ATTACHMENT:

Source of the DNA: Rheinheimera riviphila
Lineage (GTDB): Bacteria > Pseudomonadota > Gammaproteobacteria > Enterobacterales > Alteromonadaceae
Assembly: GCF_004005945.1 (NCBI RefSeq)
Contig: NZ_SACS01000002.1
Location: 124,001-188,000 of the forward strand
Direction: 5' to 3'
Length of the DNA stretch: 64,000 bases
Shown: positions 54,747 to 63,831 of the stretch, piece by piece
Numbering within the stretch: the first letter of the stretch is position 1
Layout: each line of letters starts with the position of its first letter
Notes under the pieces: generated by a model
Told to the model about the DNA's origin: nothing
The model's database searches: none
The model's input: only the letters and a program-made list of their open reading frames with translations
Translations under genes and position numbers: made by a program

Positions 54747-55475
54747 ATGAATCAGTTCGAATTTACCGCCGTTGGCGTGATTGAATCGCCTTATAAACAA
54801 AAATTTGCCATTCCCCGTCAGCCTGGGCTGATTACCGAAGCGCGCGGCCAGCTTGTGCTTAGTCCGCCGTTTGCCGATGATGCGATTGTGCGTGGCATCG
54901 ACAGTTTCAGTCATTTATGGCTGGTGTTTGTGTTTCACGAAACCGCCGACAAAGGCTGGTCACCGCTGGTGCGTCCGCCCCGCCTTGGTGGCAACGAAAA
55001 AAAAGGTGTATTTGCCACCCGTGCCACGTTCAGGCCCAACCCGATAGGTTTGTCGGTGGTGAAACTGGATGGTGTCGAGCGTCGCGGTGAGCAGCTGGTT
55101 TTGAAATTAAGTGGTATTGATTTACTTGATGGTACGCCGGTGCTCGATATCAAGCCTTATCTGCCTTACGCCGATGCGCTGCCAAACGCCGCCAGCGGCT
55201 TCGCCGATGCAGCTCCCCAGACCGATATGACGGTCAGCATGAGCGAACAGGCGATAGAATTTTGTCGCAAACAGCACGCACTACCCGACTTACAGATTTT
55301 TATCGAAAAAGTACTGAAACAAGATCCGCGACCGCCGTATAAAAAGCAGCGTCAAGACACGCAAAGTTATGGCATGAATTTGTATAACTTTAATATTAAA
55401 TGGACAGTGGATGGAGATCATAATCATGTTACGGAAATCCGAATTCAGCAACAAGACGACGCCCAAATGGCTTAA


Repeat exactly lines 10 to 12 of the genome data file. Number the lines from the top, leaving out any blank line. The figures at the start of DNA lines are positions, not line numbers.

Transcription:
Layout: each line of letters starts with the position of its first letter
Notes under the pieces: generated by a model
Told to the model about the DNA's origin: nothing